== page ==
OCT 10, 2017 7:07 AM PDT

Brain Drain: It's Real and Not What You Think

The lymphatic system is the body's way of keeping cells moving along. It's an integral part of the circulatory system as well as the immune system. Lymph is actually a clear fluid that carries immune cells to lymph nodes.

When the body is under attack from an infection the lymph system goes into gear by getting rid of the cellular waste of increased white blood cells that fight off infection. Lymphatic vessels were discovered in the brain in 1816, but no organized system was found, and research has largely ignored their existence.

New work from a team at the National Institutes of Health has shown that these vessels actually drain waste from the brain. The study is the first to show that there is an actual interaction between the brain and the immune system and that "brain drain" is a real thing.

Dr. Daniel S. Reich, M.D., Ph.D., is a senior investigator at the NIH's National Institute of Neurological Disorders and Stroke (NINDS) explained, "We literally watched people's brains drain fluid into these vessels. We hope that our results provide new insights to a variety of neurological disorders."

Using magnetic resonance imaging (MRI) scans, Dr. Reich and his team looked at lymphatic vessels located in the dura of the brain. The dura is a protective outer coating of the brain that sits between brain tissue and the skull. Dr. Reich saw a presentation by Dr. Jonathan Kipnis, a researcher at the University of Virginia and the author of a 2015 study that found evidence of drainage happening in the lymphatic vessels of the mouse brain. This study made an impression on Reich since his medical school training had been the standard theory that there was no lymphatic activity in the brain. Knowing that there was evidence of it in a mouse model spurred him to look for it in humans.

Reich used MRI scans of healthy volunteers. The study participants were injected with a dye called gadobutrol which is typically used to look for damaged blood vessels in patients with MS or cancer. The gadobutrol stayed in the dura because the molecules in it are small enough so it can leak out of blood vessels, but too large to fit through the blood-brain barrier and enter other parts of the brain. In essence, the dye was a Goldilocks solution, being "just right." It took a little tuning of the scanners to pick up the drainage, but it was worth the effort. With the correct settings, the researchers could see the dye in the dura leaking out of the blood vessels and passing into the adjacent lymphatic vessels.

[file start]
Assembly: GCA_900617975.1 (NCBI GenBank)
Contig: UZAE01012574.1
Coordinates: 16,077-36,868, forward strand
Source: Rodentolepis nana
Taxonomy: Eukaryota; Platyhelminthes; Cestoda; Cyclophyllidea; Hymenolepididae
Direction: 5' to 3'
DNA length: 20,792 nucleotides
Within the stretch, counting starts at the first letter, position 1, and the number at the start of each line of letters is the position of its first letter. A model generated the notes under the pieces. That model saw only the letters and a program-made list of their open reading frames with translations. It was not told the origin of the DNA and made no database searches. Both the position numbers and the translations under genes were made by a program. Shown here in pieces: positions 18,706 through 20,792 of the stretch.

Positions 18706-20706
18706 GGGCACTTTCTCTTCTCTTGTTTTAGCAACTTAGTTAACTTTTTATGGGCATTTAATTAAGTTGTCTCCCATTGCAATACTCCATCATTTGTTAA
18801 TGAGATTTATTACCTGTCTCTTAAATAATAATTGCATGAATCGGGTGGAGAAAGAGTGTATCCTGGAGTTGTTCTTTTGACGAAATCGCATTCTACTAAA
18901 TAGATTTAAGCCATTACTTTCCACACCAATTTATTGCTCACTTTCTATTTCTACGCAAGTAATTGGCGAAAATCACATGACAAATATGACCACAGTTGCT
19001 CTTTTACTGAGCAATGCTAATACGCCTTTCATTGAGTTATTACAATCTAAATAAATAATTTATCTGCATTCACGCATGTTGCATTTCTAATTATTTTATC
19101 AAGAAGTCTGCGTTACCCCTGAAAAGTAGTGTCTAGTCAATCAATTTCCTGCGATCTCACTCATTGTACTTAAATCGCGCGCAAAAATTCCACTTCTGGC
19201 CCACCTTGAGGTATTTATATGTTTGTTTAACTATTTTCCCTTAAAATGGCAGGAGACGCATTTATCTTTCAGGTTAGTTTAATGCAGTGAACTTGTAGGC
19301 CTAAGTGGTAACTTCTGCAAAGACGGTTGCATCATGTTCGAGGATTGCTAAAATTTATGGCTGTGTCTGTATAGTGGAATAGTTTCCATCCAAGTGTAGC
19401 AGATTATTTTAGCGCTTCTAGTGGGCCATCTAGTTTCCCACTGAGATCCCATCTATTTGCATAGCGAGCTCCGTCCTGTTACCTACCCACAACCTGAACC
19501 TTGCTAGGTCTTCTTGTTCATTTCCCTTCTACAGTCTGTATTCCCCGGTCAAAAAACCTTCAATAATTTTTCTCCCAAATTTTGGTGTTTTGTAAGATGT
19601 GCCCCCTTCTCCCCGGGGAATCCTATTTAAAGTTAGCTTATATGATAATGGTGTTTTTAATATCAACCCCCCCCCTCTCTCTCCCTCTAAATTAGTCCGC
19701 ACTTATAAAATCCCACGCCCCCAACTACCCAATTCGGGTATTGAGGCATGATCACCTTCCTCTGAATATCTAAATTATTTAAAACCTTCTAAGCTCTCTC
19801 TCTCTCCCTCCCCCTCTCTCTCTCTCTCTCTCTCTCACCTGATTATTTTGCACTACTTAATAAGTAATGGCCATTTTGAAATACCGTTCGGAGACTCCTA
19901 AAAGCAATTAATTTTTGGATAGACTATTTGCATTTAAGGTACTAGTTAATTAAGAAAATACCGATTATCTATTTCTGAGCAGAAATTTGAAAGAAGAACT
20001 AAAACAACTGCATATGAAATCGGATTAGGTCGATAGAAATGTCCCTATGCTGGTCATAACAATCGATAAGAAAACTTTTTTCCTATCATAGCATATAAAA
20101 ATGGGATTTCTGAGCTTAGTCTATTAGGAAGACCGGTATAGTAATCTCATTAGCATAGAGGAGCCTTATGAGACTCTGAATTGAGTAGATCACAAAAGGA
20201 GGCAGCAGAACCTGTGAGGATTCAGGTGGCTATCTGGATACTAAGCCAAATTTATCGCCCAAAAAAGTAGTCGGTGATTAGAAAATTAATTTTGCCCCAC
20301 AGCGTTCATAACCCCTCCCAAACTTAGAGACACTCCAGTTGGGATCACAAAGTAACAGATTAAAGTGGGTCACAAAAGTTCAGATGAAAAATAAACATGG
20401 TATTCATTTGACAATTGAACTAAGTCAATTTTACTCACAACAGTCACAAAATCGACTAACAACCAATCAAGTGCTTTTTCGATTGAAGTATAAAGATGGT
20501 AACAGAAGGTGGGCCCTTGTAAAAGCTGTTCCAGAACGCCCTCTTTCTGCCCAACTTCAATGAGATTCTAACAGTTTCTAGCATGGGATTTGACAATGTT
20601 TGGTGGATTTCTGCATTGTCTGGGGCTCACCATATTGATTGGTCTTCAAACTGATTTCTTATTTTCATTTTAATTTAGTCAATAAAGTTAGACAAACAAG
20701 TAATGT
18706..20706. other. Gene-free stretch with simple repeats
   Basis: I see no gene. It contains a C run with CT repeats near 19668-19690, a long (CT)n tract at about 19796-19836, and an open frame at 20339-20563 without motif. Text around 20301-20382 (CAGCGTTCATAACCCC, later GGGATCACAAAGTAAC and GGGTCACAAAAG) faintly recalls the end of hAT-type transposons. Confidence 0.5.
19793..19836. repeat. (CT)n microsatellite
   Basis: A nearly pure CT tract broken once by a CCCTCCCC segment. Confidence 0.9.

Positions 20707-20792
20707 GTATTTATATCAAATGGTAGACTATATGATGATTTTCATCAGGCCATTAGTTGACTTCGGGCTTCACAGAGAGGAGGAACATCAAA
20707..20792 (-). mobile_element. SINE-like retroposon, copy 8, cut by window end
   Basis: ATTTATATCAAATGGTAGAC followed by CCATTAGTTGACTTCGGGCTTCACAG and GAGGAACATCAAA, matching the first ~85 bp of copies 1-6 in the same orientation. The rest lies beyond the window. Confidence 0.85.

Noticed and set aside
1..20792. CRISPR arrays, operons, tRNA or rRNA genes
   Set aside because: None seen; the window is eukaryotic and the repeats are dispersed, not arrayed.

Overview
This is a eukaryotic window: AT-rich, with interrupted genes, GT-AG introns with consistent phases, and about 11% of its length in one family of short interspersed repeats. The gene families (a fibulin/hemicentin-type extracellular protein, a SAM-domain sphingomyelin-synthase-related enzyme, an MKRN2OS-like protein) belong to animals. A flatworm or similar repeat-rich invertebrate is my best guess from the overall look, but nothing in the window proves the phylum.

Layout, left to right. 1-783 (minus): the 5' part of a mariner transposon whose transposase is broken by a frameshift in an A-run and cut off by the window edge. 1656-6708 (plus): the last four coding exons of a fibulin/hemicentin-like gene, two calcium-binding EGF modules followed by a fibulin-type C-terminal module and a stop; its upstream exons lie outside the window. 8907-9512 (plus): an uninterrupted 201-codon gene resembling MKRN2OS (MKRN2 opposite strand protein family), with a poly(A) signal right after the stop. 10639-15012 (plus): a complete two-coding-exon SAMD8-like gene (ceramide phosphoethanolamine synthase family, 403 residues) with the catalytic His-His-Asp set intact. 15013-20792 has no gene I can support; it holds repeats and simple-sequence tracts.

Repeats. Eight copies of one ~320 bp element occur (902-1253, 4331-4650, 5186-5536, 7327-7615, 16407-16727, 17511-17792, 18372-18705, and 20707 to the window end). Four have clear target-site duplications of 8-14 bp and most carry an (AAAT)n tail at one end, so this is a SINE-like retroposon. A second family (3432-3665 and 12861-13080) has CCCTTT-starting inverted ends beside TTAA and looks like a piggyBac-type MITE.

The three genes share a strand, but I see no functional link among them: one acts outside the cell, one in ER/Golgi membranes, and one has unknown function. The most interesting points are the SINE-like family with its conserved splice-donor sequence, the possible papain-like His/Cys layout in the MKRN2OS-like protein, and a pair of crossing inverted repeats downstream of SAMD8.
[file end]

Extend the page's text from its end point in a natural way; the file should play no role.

In addition to the human studies, the team looked at autopsy studies of nonhuman primates to see if the lymphatic system was typical in the mammalian brain and they found evidence in these examinations that confirmed the results of the human studies. Dr. Reich and his team hope to continue the research to see if the draining is disrupted in patients with inflammatory neurological disorders like multiple sclerosis. The video below has more information on this important discovery; check it out.

Sources: NIH, Barts/London Neuroimmunology Group MS Blog, eLife

About the Author
  • I'm a writer living in the Boston area. My interests include cancer research, cardiology and neuroscience. I want to be part of using the Internet and social media to educate professionals and patients in a collaborative environment.
You May Also Like
DEC 13, 2019
Genetics & Genomics
DEC 13, 2019
Top Autism Gene Linked to Being Taller and Having a Big Head
People who carry certain mutations in gene CHD8, a gene strongly linked to autism, tend to be taller and have larger heads than the average person. They al...
DEC 16, 2019
Drug Discovery & Development
DEC 16, 2019
IV Treatment for Traumatic Brain Injury
Scientists are now using exosomes intravenously as a method of cell-to-cell technology for treating patients with traumatic brain injury (TBI). They discov...
DEC 20, 2019
Drug Discovery & Development
DEC 20, 2019
Drug Repurposing May Provide Hope for Deadly Childhood Seizure Disorder
The life-threatening and treatment-resistant seizure disorder among children known as the ‘Dravet Syndrome’ may soon have new safe and effectiv...
DEC 31, 2019
Neuroscience
DEC 31, 2019
How PTSD Develops in the Mind
Close 1 in 4 people who experience severe trauma develop Post Traumatic Stress Disorder (PTSD). Now, a recent study has identified how these traumatic expe...
JAN 25, 2020
Neuroscience
JAN 25, 2020
Are You Still Working on Your New Year's Resolution?
There are a few cardinal rules when it comes to goal-setting, and you've probably heard them all before. Goals will be successful if they are specific-...
JAN 11, 2020
Neuroscience
JAN 11, 2020
Molecular Therapy to Self-Repair Nerve Cells
Neurodegenerative diseases such as Multiple Sclerosis (MS), Alzheimer's, and Huntington's Disease are predicated on damage to myelin on nerve cells...
Loading Comments...